Kilim rugs are more than just rugs; they are works of art. Sam Presnell, owner of The Rug Gallery, discusses the beauty and design of kilim rugs. Listen or read more to find out if a kilim rug is right for your home.
John Maher: Welcome to The Rug Gallery with Sam Presnell. The Rug Gallery is an oriental rug company and carpet store in Cincinnati, Ohio. I'm John Maher. I'm here with the owner of the Rug Gallery, Sam Presnell. Hi, Sam.
Sam Presnell: Hi, John.
John: Sam, today we're talking about kilim rugs. What is a kilim rug?
Sam: Just like the word says, flat woven. That's what it means.
Origin of Kilim Rugs
John: Okay. Flat woven. Where do kilim rugs come from?
Sam: Well, there's lots of places but mostly in the beginning, they were more tribal, they were more of the nomadic tribes, the sheep herding tribes that would wander to grasslands mostly. In Central Asia, you would find ... predominantly Turkey, Iran areas probably the biggest area where you find most flat weaves or kilims.
Uniqueness of Kilim Rugs
John: What makes kilim rugs unique?
Sam: Well, I think what makes it unique is not only that they're flat woven, but they're very pliable, they're very lightweight, they're very decorative and their colors are usually very bold, most of the time very bold geometric and have bright colors to them. They're just, I just think, a very unique, artsy type of rug.
Difference Between Flat-Woven Rugs and Oriental Rugs
John: When you say flat woven, can you describe that a little bit on what that means and how that's different from what we might think of is like a regular oriental rug type?
Sam: If you look at an oriental rug, or you look at carpeting, it's all got a real thick pile to it usually and you can feel a lot of weight to it, whereas a kilim will be more like a shirt or slacks or like a textile that you would use for other things. It's a flat-woven piece. Actually, instead of not in a pile, it's more of a continuous looping in and out of the warp strands in a loom. Basically, the yarns are laying on its side instead of on its tips like you would find in a regular oriental rug.
Decorating with a Kilim Rug
John: Okay. How does that change things in terms of how you might display a kilim rug or use it in your home? Is it still just on the floor? Is it on a rug pad? Does it create any kind of issues in terms of traffic walking over it or anything like that?
Sam: As far as usage goes, that is a great thing about kilim is that we use them in every kind of situation you can imagine. We do a lot of them for wall pieces, very decorative wall pieces like a piece of art. We do a lot of tapestries. I see people put their furniture in them as well as like Ottomans and chairs comes off very, very cool. As far as using them on the floor, I think that's also a big issue with them because they are very pliable. They are going to move in scootch and wrinkle and they're not going to lay perfectly flat. I think a lot of people expect it to behave like a thick piece of carpet, it doesn't. You do need special pads, really thin, dense pads which have total gripping ability to them to keep them behaving properly. That's one of the issues if you use them on the floor. One of the nice things about kilims, not always, but in most cases, you can use and flip both sides over, it's a reversible rug. You'll be able to rotate four corners basically in the traffic situation, which is nice as well.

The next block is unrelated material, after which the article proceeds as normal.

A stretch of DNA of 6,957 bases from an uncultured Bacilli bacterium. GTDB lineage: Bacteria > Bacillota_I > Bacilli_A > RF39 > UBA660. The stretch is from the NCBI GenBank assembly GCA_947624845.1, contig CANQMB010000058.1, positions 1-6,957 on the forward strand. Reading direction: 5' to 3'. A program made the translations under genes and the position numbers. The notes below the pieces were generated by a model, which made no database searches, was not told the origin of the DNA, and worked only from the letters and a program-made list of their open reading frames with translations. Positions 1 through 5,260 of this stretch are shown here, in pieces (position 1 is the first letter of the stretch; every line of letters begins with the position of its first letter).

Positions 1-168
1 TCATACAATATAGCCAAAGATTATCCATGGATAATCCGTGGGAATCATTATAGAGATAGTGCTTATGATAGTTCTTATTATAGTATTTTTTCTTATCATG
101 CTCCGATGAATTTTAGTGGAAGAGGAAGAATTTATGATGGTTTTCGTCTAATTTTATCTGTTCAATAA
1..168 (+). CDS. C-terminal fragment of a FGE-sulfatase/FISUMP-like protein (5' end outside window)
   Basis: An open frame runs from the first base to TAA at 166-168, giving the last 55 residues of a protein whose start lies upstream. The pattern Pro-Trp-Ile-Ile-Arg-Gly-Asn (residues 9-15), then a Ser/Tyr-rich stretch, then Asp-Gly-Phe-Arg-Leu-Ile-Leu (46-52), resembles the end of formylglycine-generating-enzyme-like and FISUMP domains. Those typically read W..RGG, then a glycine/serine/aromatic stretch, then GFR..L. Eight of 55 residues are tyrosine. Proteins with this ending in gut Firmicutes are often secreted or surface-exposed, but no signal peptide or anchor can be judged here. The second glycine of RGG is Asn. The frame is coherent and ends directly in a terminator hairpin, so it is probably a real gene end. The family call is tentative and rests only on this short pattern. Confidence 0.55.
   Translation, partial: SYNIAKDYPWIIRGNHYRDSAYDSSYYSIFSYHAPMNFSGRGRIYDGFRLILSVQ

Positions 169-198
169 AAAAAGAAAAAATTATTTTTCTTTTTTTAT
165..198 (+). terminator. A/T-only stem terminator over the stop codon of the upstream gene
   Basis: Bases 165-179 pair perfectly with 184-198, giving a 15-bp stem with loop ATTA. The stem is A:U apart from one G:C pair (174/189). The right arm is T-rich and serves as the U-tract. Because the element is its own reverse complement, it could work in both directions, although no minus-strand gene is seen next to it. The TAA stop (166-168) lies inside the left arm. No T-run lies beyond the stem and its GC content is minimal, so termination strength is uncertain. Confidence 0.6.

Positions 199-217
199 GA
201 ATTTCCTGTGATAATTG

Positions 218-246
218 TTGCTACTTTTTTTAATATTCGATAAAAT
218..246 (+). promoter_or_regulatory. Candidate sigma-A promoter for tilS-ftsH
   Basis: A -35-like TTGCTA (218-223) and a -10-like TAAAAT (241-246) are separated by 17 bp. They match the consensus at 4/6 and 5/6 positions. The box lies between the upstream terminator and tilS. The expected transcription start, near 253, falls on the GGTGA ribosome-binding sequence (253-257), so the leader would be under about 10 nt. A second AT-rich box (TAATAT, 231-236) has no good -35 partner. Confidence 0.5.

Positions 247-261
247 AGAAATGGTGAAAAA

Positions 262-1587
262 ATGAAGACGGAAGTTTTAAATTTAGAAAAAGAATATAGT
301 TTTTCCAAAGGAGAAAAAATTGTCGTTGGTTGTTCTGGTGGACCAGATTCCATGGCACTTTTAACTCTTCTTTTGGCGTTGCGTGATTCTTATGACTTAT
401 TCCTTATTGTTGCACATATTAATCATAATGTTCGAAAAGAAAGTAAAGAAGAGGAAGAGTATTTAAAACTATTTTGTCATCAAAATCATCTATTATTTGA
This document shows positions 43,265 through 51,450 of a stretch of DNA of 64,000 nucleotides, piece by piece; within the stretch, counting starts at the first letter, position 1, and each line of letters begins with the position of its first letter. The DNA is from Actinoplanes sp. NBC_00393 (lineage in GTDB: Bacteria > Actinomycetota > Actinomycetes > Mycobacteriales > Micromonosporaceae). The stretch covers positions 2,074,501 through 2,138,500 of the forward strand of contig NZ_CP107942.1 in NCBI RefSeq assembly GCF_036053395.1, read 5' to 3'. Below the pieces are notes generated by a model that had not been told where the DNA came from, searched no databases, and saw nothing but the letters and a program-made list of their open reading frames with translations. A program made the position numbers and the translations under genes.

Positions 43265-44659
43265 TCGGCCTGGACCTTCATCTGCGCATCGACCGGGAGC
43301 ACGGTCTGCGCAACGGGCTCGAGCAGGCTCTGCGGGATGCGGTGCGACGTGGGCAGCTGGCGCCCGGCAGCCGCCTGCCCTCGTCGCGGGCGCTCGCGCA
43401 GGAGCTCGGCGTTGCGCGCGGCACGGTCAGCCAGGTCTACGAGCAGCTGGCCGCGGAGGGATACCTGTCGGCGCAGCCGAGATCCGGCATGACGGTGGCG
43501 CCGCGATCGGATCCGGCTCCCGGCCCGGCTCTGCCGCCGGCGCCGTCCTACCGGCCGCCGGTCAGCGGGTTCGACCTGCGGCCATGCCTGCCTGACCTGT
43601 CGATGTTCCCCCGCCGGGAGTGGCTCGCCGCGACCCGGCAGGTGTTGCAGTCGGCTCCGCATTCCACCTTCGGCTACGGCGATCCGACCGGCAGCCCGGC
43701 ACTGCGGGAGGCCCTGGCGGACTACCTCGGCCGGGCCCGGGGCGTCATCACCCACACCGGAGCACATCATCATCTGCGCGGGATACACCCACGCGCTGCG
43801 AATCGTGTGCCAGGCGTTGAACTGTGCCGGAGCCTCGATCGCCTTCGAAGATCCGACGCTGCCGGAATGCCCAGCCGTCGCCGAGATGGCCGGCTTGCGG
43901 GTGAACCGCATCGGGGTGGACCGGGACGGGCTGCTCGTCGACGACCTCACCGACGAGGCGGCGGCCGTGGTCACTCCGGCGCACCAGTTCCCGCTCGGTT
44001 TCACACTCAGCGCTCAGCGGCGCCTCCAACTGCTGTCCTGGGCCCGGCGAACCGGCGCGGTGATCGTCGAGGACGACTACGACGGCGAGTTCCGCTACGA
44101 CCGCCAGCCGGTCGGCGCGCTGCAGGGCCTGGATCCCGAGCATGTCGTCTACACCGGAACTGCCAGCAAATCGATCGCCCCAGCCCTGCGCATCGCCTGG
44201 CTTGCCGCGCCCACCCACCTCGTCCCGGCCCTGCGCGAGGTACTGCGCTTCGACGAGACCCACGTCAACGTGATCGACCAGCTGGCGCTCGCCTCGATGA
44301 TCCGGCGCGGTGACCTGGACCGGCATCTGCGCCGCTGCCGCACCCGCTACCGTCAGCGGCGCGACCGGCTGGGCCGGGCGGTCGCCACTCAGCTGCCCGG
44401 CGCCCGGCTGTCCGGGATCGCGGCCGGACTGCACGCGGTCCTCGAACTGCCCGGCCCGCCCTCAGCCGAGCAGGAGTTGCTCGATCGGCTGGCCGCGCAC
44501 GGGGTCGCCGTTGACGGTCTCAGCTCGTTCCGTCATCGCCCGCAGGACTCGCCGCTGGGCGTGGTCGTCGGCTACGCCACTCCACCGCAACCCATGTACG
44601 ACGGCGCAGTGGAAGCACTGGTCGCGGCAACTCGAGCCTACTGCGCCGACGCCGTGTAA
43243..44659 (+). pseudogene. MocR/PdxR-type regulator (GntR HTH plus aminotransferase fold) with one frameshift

How to Choose a Kilim Rug
John: Okay, and what should you look for when you're shopping for a kilim rug?
Sam: I think the most important thing is the finesse of the wool. The wool is the most important part of that particular rug — how well it's put together and how dense it is and then look at the designs and how crisp and clear they are. The coarser the weave, the coarser the wool, the less crispness you'll have to it. But maybe you want that less crispness and want more crudeness and, of course, that would be a less expensive kilim as well, and maybe more to your liking.
I would say the big thing, like art, is that it's how the weaver interpreted colors and designed together. I still can remember junior high school going out front of the old school, ... and we all took our watercolors out and we painted the front of the school. At the end of the day, we brought it back in and we had 25 pictures or paintings of the school. You couldn't believe how different everyone was. [chuckles] People were very skilled at mixing their colors and how they interpreted it, it was fantastic.
John: All right. That's really great information, Sam. Thanks again for speaking with me today.
Sam: You're welcome, John.
John: For more information about Sam, The Rug Gallery and oriental rugs and carpets visit Ruggallerycincy.com. That's Rug Gallery C-I-N-C-Y dot com. Or call 513-793-9505. Make sure you catch the latest episodes by subscribing to this podcast on iTunes. If you could take the time to give us a review on iTunes as well, we'd appreciate that. I'm John Maher. See you next time on The Rug Gallery.